We were invited to celebrate. After 20 years of work, we finally made it—to the first day of law school. We started the day at the school, but the party was elsewhere. Five hundred of us were soon led outside, past the functional New York State Supreme Court building, past the castle housing Bankruptcy Court and the United States Postal Service, and into the glass slipper otherwise known as the Eastern District of New York. We walked into a large, open space (the staircase) and followed the crowd into the ceremonial courtroom. We looked up at the distant ceiling, then down, noting how easily the room held us. Up front, on the bench, sat the day’s speakers.
They wanted us to feel proud. After all, we were the few. The ones who made it through. We were to be lawyers. They pointed out how special we were: One of us had been an opera singer. One had spent two years living in Africa. One was a rocket scientist. Suddenly, it was midnight; we turned back into pumpkins. I looked to my left. She said, “They’re not talking about me.” I looked to my right. He said, “They’re not talking about me.” They weren’t talking about me either.
We had just experienced impostor phenomenon (popularized as impostor syndrome). Impostor phenomenon describes a sense of intellectual phoniness experienced by high-achieving persons. Despite markers of success such as high test scores, awards, and recognition from peers, someone experiencing impostor phenomenon doesn’t feel an internal sense of success. Instead, they credit luck or errors in their favor. Singling out our classmates who achieved the extraordinary made many of us feel that we didn’t belong “here with all these bright, competent people.”
We didn’t need help feeling that way. An estimated 70% of people feel like an impostor at some point in their career, and after that first day, opportunities to make negative comparisons were everywhere. The student whose parents are both lawyers. The student who knows all the answers. The students on scholarship. The student who’s always in the professors’ offices. The students you expect to do better than you because they have privileges you don’t. The students you expect to do better because they earned their way in. But on that first day, the very people who tried to make us feel like part of the community made us feel like outsiders.
A few weeks later, lured in by free pizza and a chance to meet people with similar interests, I walked into a meeting. We were treated to a comforting sales pitch: we were joining a national organization that would help us do well in law school and on the bar. As I sat there chewing on what I would later learn was the fourth-best pizza in the area, I started to notice a trend in the presentations: one speech was on how hard the speaker’s first year was. Another repeatedly mentioned how hard law school was for people like us. A third only spoke of factors beyond our control that might inhibit our progress. All the speakers told us to envision success. But they all emphasized failure.
None of the speakers zoomed out from their personal experience. If they had, they would have told us that the combination of our undergraduate GPA and LSAT score strongly predicted how well we would do in our first year. That the publicly available data on our entering class showed it was composed of people with similar ability. That the entire class is near the same skill level, and we should expect our grades to land in the middle of the pack. That we should only be concerned about failure if we don’t understand the material, choose not to work on our writing, or don’t study. That we are in the same boat as everyone else. That we belong. Instead, their personal difficulties framed law school as a place where success was out of reach.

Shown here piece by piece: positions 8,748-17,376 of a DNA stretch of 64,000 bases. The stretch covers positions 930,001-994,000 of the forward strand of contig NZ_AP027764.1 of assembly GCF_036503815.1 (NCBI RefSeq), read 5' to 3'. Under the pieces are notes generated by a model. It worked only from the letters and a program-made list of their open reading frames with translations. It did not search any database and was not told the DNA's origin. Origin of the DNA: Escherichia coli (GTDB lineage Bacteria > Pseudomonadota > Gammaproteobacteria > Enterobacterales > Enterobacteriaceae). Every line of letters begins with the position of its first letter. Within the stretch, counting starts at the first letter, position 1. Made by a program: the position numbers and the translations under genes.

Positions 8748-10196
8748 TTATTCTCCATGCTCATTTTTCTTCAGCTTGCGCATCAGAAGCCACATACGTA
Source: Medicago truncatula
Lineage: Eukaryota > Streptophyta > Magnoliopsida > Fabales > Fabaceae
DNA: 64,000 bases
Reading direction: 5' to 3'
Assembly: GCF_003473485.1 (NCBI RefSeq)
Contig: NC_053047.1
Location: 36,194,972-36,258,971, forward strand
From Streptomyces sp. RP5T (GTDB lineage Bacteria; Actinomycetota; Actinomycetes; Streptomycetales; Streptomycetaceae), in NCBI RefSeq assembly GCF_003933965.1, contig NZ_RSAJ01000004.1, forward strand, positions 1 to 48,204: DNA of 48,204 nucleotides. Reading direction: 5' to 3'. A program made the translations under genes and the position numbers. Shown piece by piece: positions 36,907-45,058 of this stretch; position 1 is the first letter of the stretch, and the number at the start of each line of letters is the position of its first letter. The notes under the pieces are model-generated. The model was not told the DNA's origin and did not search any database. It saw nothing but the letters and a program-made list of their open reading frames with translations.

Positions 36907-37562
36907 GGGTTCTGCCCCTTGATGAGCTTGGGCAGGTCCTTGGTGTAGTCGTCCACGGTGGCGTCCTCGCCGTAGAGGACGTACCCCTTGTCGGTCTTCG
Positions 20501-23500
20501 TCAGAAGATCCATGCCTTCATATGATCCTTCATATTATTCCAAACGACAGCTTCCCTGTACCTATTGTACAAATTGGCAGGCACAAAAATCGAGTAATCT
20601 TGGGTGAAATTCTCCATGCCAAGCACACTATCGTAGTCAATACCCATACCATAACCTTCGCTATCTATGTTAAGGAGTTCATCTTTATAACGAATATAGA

In both cases, culture contributed to the sense that we didn’t fit in with the general student body. The administration celebrated rare accomplishments; members of the student body repeatedly told us we didn’t belong in the larger group. Eventually, when 90% of the class was disappointed that they didn’t get the As the professors weren’t allowed to give, some of the students influenced by the administration and their peers started to experience psychological phenomena other than impostor phenomenon. For example, one might experience helplessness, a protective passive response to uncontrollable negative events. Another might experience stereotype threat, which happens when someone performs at the level of a stereotype of a group they belong to, despite actively trying to repudiate it. These students might be well-trained and capable of doing what’s expected of them, but the belief that they don’t belong, or can’t compete, or belong to a group that simply will not do well, dominates their attention. This can lead to less effort and poorer work product.
The people in charge of schools, student organizations, law firms and other businesses are in the best position to shape their respective cultures. The first step is to look at whether someone listening to the organization’s messages hears what it intended to say. If not, redraft until it’s right. Another step an organization can take is to let its people know early and regularly that they belong. That if they put in the work, they should expect the same level of success as anyone else in the group. Taking steps such as these can help students and employees to feel less like impostors.
About the Author
Dwayne Allen Thomas is the senior court attorney to the Hon. Cenceria Edwards of the New York City Civil Court, Kings County, and is a graduate of the University of Pennsylvania’s Master of Applied Positive Psychology Program and Brooklyn Law School. Contact him on Twitter @equalresults.